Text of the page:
• Discussions with prominent women's historians about their motivations for studying women's history
  • Conversations with Dr. Thai Jones in Columbia University's Rare Book & Manuscript Library

With self-paced courses, you learn on your own schedule. We encourage you to spend time with the course each week. Your focused attention will pay off in the end!

Resume your course now

Don't miss the opportunity to highlight your new knowledge and skills by earning a verified certificate. Upgrade by March 31, 2019.

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Scott Lord <http://scottlord.blogspot.com>

Scott Lord <http://garboseastrom.blogspot.com>



Monday, March 18, 2019

Fwd: Welcome to week 1



---------- Forwarded message ----------
From: Seeking Women's Rights: Colonial Period to the Civil War <courses@edx.org>
Date: Sunday, March 17, 2019
Subject: Welcome to week 1
To: scottlordnovelist@gmail.com


Welcome to week 1 of Seeking Women's Rights: Colonial Period to the Civil War!
Go to edX Home Page Sign In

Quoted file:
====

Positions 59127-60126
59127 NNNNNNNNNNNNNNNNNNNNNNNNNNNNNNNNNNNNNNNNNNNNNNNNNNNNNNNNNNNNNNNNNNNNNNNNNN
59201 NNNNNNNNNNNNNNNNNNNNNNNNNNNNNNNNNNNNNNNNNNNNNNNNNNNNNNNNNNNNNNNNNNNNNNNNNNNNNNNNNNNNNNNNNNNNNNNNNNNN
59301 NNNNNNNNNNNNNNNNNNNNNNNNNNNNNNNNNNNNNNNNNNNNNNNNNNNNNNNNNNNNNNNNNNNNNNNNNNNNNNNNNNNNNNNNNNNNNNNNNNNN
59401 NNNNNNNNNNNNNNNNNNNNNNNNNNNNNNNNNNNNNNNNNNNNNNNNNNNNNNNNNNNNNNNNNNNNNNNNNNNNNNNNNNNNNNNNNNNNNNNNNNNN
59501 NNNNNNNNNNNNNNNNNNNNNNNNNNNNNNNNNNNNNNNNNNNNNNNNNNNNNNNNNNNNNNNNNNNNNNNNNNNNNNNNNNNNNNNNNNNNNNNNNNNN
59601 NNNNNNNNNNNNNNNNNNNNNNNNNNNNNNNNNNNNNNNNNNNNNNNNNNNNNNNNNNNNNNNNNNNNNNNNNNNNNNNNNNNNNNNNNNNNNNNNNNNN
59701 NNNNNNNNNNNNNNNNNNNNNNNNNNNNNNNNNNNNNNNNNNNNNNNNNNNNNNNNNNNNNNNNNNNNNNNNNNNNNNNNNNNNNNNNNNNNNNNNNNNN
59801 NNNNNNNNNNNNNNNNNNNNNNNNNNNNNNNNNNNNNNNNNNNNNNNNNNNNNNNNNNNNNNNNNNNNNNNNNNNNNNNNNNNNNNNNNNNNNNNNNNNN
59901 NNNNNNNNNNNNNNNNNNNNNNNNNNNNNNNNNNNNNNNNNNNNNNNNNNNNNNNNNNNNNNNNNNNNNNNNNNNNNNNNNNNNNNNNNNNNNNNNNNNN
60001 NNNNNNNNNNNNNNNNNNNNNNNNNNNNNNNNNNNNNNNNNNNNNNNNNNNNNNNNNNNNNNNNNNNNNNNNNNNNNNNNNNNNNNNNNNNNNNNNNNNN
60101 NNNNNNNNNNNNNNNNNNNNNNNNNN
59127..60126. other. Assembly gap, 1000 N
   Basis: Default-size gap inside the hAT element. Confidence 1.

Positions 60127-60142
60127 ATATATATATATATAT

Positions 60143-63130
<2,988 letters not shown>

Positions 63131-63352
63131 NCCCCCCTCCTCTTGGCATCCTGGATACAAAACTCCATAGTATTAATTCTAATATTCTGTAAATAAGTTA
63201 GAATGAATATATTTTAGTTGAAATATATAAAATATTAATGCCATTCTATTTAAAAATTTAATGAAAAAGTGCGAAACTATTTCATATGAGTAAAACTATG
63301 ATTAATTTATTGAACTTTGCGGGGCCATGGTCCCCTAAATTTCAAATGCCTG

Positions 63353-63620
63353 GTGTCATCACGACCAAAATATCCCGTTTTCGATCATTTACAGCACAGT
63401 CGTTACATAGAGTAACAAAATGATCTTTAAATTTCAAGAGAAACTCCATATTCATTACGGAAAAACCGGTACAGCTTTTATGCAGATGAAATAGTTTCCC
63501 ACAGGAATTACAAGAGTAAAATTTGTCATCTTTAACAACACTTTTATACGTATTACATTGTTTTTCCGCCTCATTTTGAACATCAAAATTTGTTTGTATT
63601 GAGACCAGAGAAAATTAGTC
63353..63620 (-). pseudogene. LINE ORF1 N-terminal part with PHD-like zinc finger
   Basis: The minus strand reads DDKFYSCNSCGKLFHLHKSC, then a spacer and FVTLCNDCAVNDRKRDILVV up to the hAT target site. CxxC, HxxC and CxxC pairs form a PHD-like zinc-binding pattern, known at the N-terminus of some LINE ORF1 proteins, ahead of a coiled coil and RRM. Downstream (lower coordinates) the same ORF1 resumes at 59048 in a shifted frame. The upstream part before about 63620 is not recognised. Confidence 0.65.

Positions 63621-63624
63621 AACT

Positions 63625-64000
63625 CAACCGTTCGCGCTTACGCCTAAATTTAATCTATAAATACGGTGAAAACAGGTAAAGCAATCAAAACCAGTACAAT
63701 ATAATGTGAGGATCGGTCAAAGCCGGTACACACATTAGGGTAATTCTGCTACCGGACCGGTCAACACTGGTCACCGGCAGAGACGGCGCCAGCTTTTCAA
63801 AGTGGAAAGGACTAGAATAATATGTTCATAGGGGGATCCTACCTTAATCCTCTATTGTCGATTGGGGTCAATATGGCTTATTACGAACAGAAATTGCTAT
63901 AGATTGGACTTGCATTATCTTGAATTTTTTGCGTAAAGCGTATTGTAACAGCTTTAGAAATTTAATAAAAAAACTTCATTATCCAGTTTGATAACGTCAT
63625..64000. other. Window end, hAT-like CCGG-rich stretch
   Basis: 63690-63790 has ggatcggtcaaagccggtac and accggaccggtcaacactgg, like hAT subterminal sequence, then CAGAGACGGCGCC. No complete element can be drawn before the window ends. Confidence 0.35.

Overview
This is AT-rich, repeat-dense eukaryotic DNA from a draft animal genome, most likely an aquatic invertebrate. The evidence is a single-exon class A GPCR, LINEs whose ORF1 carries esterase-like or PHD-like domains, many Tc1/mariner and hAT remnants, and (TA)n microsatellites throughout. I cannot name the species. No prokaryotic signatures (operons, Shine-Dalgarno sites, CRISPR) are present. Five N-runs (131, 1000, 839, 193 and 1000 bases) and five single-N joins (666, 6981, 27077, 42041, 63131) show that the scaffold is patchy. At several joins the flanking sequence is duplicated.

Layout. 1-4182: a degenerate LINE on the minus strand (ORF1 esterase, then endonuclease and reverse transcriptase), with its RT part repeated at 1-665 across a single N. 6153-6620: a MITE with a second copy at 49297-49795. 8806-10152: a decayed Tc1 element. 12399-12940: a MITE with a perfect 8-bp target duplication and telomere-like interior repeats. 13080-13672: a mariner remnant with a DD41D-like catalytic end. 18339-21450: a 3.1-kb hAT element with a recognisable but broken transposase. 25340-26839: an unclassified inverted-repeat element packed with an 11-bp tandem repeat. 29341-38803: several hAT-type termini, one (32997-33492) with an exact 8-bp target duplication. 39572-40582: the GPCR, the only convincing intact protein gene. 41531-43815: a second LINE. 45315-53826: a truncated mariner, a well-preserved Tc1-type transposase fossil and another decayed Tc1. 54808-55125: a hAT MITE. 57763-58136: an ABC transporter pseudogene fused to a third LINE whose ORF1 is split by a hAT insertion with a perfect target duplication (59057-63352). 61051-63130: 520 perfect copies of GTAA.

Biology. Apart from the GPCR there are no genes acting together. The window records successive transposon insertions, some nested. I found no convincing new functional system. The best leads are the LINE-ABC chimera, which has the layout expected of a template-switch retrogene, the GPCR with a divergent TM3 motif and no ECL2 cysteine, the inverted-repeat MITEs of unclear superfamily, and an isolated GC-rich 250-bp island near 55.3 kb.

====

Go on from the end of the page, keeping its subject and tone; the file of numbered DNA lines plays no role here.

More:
We hope you're enjoying Seeking Women's Rights: Colonial Period to the Civil War! We want to let you know what you can look forward to in week 1:

  • An examination of the ways that women struggled to loosen the constraints of family by proclaiming that they, like men, possessed individual rights.
  • A review of the emergence of women's history as an academic field and its impact on the study of history as a whole

With self-paced courses, you learn on your own schedule. We encourage you to spend time with the course each week. Your focused attention will pay off in the end!

Resume your course now

Don't miss the opportunity to highlight your new knowledge and skills by earning a verified certificate. Upgrade by March 31, 2019.

Upgrade Now

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Scott Lord <http://scottlord.blogspot.com>

Scott Lord <http://garboseastrom.blogspot.com>



Fwd: You're in! Buddhism Through Its Scriptures - Share with a friend!



---------- Forwarded message ----------
From: edX <info@edx.org>
Date: Monday, March 18, 2019
Subject: You're in! Buddhism Through Its Scriptures - Share with a friend!
To: scottlordnovelist@gmail.com


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Scott Lord <http://scottlord.blogspot.com>

Scott Lord <http://garboseastrom.blogspot.com>